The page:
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  • Rashbam’s Commentary on Leviticus and Numbers: An Annotated Translation
  • Luba Charlap
Rashbam’s Commentary on Leviticus and Numbers: An Annotated Translation, edited and translated by M. L. Lockshin. Providence: Brown University Press, 2001. 309 pp. $39.95.

This is the third book in a series of Rashbam’s (Rabbi Shemuel Ben Me’ir, 1080–1160) commentary to the Pentateuch. The first two are Rashbam’s commentary to Genesis (Lewiston, 1989) and to Exodus (Atlanta, 1997).

As is known, the Rashbam’s commentary to the Pentateuch that appears in the popular editions (like in Miqra’ot Gedolot) is inaccurate and therefore insufficient. This was the reason that David Rozin chose to publish a new edition, based mainly on the Breslau manuscript with some complements (Breslau, 1882). Since then this edition has become the Rashbam’s authorized edition. As we see, Lockshin’s declared aim is to translate Rozin’s edition into English: “This series helps English-speaking students of the Hebrew Bible to gain access to one of the great traditional Jewish commentators” (p. 1). Needless to say, the Rashbam, who was one of the most important figures in the Medieval Jewish Peshat school in France and, from historic perspective, one of the most distinguished Bible commentators in general, deserves this act. In fact, the author has done a lot more than an excellent, up-to-date translation to a good edition: in his notes one can find a rich and challenging material regarding the exegetical methods of Rashbam.

Although this volume is shorter than its predecessors (perhaps because of the commentator’s custom of explaining each phenomenon in its first occurrence in the text), yet the commentary in this volume provides important and interesting insights into Rashbam’s method, e.g., in Rashbam’s attitude to Halakha, his attitude to Rashi’s commentary, his literary analysis of the Biblical text, etc. (see a list of issues and references in Lockshin’s introduction, pp. 1–5).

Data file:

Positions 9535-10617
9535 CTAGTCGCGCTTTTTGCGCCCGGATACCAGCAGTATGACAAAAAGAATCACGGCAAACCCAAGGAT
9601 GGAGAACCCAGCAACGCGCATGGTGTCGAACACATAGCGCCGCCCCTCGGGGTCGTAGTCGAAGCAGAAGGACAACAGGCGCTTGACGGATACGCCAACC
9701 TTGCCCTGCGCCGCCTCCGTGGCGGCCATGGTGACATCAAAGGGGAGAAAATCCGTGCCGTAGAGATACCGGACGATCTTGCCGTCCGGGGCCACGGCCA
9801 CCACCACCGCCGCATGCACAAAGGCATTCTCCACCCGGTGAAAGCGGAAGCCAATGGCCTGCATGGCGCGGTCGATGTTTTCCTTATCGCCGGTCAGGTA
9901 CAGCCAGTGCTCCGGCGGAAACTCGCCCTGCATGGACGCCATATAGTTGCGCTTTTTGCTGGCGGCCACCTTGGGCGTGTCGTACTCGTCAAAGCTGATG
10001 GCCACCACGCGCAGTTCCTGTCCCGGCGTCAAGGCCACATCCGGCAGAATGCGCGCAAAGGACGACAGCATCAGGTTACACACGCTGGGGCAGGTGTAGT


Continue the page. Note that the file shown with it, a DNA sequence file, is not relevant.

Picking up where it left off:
We shall take, for instance, the issue of Rashbam’s attitude to the Halakha, which Lockshin deals with in the book. One of the problematic verses of this kind is Rashbam’s exegesis to “lo talin peulat sakiriteka ‘ad boqer” (Lev. 19:13), in which he said that [End Page 156] the verse refers to the laborer who works the night shift and must be given his wage “‘ad boqer”, in the morning, namely while finishing his shift. Thus, contrary to the opinion of most of the Talmudic Rabbis that considers it as referring to a day laborer who has to be given his wage no late than the next morning, namely twelve hours after finishing his shift (see Bavli, BM 110, b), Lockshin explains (p. 102, note 16) that “Rashbam feels that that is not the peshat, presumably because there is no hint in the text that employers are to be given a twelve-hour grace period to pay workers’ wages”; therefore, he concludes: “this is an example of Rashbam offering an interpretation that is not only non-halakhic, but anti-halakhic, as he attributes to the verse a peshat meaning that is not reconcilable with halakhah.” Other such interpretations are found also in Lev 4:3, 6:11, 11:40 and more. In my opinion, there is no need to consider Rashbam as one who “allows himself to interpret in a heterodox manner” (p. 3). As we know, even Rashi, whose interpretations are much more, I would say, in the “main stream,” that is to say more sensitive to traditional and educational observations, presented more than once non-halakhic interpretations (see, e.g., his interpretations to Ex. 21:10; 22:8; 23:2); so did others. While discussing Rashi’s manner, it has been explained (see, e.g., Y. Cooperman, ‘iyyunim Befar_anut ha-Miqra [Jerusalem, 1996], pp. 20–24, based on Rabbi Eliyahu Mizrahi’s commentary to Ex. 22:8) that by giving the non-halakhic meaning he fulfilled his obligation to the peshat meaning, but did not consider his interpretation as replacing the halakhic interpretation. In other words, one level (the Peshat) has nothing to do with the other (the Derash or Halakha...

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